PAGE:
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FSU football: Why Alex Atkins stuck with the Seminoles over head coaching chances

Atkins’ name came up for head coaching jobs at USF and Charlotte. So why is he still a Seminoles assistant?
 
Florida State offensive coordinator Alex Atkins talks with reporters before the start of the Seminoles' 2023 spring football practice.
Florida State offensive coordinator Alex Atkins talks with reporters before the start of the Seminoles' 2023 spring football practice. [ MATT BAKER | Tampa Bay Times ]
Published March 9, 2023|Updated March 10, 2023

Florida State will be a preseason College Football Playoff contender thanks largely to the unusually high number of NFL prospects who stayed: quarterback Jordan Travis, receiver Johnny Wilson and defensive linemen Jared Verse and Fabien Lovett, among others.

Their decisions made it easy to overlook the return of another figure just as pivotal to the Seminoles’ rebirth.

Offensive coordinator Alex Atkins.

“He’s a great coach and a phenomenal recruiter,” quarterbacks coach Tony Tokarz said. “He’s always going to have opportunities.”

Related: FSU football: How Mike Norvell rebuild ‘Noles slowly, then suddenly

Atkins had at least two of them in the last hiring cycle. His name came up early in the head coaching search at Charlotte, where Atkins spent the 2019 season as offensive coordinator. It came up at USF, too, before the Bulls hired another up-and-coming Power Five offensive coordinator, Tennessee’s Alex Golesh.

Atkins said the nature of those talks can be exaggerated, and there are other major factors to consider, too, like the fact that his wife loves Tallahassee.

Dillan Gibbons was the first FSU offensive lineman to earn first-team all-ACC honors since 2016.
Dillan Gibbons was the first FSU offensive lineman to earn first-team all-ACC honors since 2016. [ MATTHEW HINTON | AP (2022) ]

“(If) they’re calling me, they’re calling the wrong person,” Atkins said last week as the ‘Noles prepared to start spring practice. “That’s bad recruiting on them.”

Regardless of how seriously he was considered (or how seriously he considered them), it’s easy to see why schools would be interested. Though the success of his position group, the offensive line, is usually hard to quantify, FSU’s improvement over his three seasons is clear:

• In the last year before Atkins’ arrival (2019), FSU averaged only 3.8 yards per carry (96th nationally), despite having standout back Cam Akers. Last season, the Seminoles averaged 5.5 yards per rush (eighth nationally).

• FSU went from 3.7 sacks allowed per game (No. 125) before Atkins’ arrival to 1.5 (No. 38).

• The Seminoles were a pedestrian 81st last season with 5.9 tackles for loss allowed per game. But that’s still a major improvement from 2019 (8.54 per game, No. 126 nationally).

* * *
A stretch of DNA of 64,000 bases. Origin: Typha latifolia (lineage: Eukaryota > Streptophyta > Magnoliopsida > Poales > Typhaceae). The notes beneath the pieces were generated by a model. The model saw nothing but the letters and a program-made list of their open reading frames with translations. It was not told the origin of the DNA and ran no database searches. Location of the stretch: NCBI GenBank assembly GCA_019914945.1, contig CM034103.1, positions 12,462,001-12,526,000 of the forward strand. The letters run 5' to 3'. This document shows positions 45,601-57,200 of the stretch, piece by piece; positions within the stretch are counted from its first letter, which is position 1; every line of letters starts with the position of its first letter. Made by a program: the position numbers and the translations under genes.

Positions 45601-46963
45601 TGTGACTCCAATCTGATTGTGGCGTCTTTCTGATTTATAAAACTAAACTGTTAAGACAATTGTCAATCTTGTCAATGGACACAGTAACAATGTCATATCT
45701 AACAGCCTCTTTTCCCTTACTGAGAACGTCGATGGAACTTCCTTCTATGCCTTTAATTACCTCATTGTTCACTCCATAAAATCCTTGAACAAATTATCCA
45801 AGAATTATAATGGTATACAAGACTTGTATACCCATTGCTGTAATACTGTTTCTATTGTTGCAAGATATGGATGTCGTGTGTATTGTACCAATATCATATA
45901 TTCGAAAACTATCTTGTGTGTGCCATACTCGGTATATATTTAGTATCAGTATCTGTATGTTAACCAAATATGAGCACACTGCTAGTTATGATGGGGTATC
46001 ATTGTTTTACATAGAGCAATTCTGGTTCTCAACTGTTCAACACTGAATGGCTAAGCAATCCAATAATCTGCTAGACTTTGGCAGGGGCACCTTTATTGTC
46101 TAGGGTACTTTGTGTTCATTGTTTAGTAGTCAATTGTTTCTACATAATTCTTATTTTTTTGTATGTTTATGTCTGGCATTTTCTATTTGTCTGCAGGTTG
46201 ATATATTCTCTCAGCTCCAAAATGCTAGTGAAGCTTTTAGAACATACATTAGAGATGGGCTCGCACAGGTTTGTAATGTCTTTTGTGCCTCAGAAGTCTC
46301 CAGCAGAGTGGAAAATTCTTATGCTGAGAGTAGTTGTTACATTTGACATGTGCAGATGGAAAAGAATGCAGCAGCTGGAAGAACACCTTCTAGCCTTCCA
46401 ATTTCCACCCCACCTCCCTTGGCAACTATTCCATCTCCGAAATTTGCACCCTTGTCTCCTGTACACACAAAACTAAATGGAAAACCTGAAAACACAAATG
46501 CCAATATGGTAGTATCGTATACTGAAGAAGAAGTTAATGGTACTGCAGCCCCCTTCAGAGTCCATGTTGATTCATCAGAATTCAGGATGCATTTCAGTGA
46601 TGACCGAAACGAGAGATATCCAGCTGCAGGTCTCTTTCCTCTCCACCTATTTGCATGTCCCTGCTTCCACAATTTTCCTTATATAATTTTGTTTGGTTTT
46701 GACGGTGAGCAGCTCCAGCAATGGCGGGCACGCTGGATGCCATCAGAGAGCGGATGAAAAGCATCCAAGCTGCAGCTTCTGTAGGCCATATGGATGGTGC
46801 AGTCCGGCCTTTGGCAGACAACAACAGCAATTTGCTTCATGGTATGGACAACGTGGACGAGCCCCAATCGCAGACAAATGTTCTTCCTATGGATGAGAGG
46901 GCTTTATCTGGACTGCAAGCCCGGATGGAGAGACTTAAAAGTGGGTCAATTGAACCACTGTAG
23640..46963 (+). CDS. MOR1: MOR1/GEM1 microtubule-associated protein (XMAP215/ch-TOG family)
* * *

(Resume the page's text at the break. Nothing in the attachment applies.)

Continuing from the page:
• Clearwater Central Catholic alumnus Dillan Gibbons became FSU’s first all-ACC offensive lineman since Roderick Johnson in 2016, while three others earned at least honorable-mention all-conference honors.

Atkins also helped recruit Keiondre Jones (Auburn), Jeremiah Byers (UTEP) and Casey Roddick (Colorado) — three transfers with a combined 82 career starts. Between those additions and the continued development of returners like Robert Scott Jr. and Maurice Smith, it’s easy to envision FSU’s offensive line being a strength of a preseason top-10 team. That thought would have been unthinkable four years ago, but the expectations are justified for the ‘Noles and Atkins’ unit.

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Related: How Florida State became a top transfer portal destination

He doesn’t mind.

Maurice Smith (right) is one of the notable returners on Florida State's offensive line.
Maurice Smith (right) is one of the notable returners on Florida State's offensive line. [ LYNNE SLADKY | AP (2022) ]

“It pushes expectations (for) not only players but the coaches to be their best, too,” Atkins said. “You’re at a place that has expectations. That’s why we’re in the profession, because you want to be somewhere where it’s important.”

Listen to Atkins long enough, and you can see how much those expectations matter to him. He doesn’t deny interest in becoming a head coach eventually, but he doesn’t want to be like others who jump into something that “might not have been the right deal,” because of ego or ambition.

It’s easy to assume, then, that Atkins chose to stay because the right opportunity hasn’t appeared yet. Except that’s not how he sees it, at all.

“I’m thankful that they allow me to stay here,” Atkins said. “That’s a difference …

“I’m at Florida State. I don’t know why that’s kind of overlooked. I’m at one of the premier college football programs in the country that’s made a lot of noise, you know what I mean? It’s hard to compete with this program when it’s rolling.”

And it is rolling now, into its biggest season in years, thanks in part to the return of a top assistant whose work isn’t done yet.

Related: FSU fires warning shot to ACC: ‘Something has to change’

Norvell donation

The Seminoles announced a $1 million donation Thursday from coach Mike Norvell and his wife, Maria. The money will be split between a fund for the Dunlap Football Center (which had its groundbreaking ceremony in December), the Bowden Society Facility Fund and the sports nutrition department.

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